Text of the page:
2. Rojay designed the CTA for the video upload feature, a simple button in their checkout flow. This was done in plain HTML, and its look and feel were tested locally. An empty container with a known HTML id was created and shipped to production.

3. In the Samelogic dashboard, a new test was created, and the HTML and container id was added.

4. Rashidi and Rojay brainstormed the survey questions to determine how to collect pricing data. This was set up in the Samelogic dashboard.

5. The test was launched to all users immediately and monitored by the Samelogic team.

Watch the setup process here (< 1 min).

βœ… Setup Time: 1-2 hours

πŸ“ˆ Test Results

This test will measure the conversion rate and survey response rates. You can see what the users are also saying.

In Giftme's case, they were lucky to start seeing good results on the first day of launch. It has become like a game and celebration πŸŽ‰. The team was always calling our engineer Nicolas for updates.

This is what their dashboard looked like.

They paid us $5 to see the pricing data. πŸ€‘

The time series data could be queried with a tool like Metabase until we build this into the product.

This chart shows that the feature usage remains consistent up to Nov 16, where we turned it off for a while.

In this case, with a 7% CTR and 3% response rate on the second day, the team decided to move the feature into development. This will be subjective based on your product and users.

βœ… Time To Learn: 2 Days

🏁 Let the development begin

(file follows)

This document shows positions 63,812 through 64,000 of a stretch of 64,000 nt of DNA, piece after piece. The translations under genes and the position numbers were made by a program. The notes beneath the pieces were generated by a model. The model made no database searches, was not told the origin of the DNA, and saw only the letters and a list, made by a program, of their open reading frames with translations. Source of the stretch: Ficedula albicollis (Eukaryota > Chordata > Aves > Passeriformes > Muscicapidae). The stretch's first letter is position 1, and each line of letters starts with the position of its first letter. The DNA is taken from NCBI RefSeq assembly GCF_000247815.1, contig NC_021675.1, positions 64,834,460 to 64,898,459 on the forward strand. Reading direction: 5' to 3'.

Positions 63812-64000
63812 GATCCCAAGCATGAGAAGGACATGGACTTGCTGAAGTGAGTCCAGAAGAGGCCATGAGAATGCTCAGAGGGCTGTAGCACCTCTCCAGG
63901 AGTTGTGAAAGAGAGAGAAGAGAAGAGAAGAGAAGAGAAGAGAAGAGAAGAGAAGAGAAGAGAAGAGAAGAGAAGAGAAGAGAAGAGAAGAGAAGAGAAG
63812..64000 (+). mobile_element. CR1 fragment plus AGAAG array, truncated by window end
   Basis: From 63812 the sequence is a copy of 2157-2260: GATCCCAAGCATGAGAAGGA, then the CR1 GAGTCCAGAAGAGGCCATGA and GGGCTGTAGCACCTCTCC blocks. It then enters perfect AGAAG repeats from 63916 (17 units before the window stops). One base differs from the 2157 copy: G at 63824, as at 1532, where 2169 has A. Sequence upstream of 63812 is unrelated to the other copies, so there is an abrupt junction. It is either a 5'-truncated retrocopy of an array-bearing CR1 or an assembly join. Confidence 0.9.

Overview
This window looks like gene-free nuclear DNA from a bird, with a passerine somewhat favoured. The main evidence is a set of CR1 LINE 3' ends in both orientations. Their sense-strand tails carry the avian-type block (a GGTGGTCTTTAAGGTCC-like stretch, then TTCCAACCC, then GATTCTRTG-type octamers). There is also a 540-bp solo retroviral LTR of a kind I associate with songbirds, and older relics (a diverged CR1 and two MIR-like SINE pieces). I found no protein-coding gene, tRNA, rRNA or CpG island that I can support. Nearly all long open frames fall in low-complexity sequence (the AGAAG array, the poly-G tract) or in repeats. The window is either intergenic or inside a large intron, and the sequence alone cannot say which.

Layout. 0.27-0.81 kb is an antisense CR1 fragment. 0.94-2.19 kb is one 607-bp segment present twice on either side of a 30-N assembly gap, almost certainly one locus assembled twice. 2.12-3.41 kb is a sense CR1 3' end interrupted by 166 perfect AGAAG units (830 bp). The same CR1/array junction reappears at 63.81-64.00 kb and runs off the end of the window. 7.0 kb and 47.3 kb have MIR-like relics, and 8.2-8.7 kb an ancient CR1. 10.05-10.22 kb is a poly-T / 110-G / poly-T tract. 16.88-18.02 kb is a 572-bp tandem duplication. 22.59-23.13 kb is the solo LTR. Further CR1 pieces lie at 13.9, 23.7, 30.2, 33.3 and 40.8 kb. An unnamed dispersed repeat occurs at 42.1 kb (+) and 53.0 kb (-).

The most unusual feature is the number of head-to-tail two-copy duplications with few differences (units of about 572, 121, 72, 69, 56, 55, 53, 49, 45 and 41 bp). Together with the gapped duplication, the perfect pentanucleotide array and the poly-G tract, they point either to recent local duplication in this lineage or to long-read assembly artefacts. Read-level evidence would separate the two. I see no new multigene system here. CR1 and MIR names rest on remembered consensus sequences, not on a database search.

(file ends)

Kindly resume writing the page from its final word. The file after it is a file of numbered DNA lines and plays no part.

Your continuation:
We followed Giftme throughout their development process to correlate if the feature would do as well as the real thing.

Software development estimation is never on point. They encountered many unforeseen issues, such as file size upload limits when users tried to record in 4K.

The feature went live two weeks later rather than the estimated two days.

Giftme had left the test running until they shipped the feature. This meant that we had to let now the users know this was the real feature and not the Fake Door.

❗️Important: They designed the button to pulsate to attract new and old users who fell into the experiment.

❀️ Product Results

No feature takes off the first time. They had to play around with messaging about pricing until they ran out of capacity on this feature, but it was now generating some revenue.

Not as much as was predicted in the test because not all users follow through with the checkout.

Rojay was so happy with the test results that he told Stephen Campbell, CEO of TinyAcqusitions. Stephen implemented our test on a feature he was working on; we have that case study here.

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The concept test correlates with the usage of the actual feature, but now they have a downstream conversion rate optimization problem.

The method works, but there are nuances, as with every feature and product. The core principle is to ship as early as possible.

The ethics of the method is subject to scrutiny due to poor user experience, but it is a trade-off the team was willing to take to ensure that what they're about to build will be used. If the idea is terrible, most users won't click it anyways.

If the concept test had failed, they would have lost two weeks of work, more than 5x of the estimated time. This is a good trade-off for investing less than one hour in running these tests.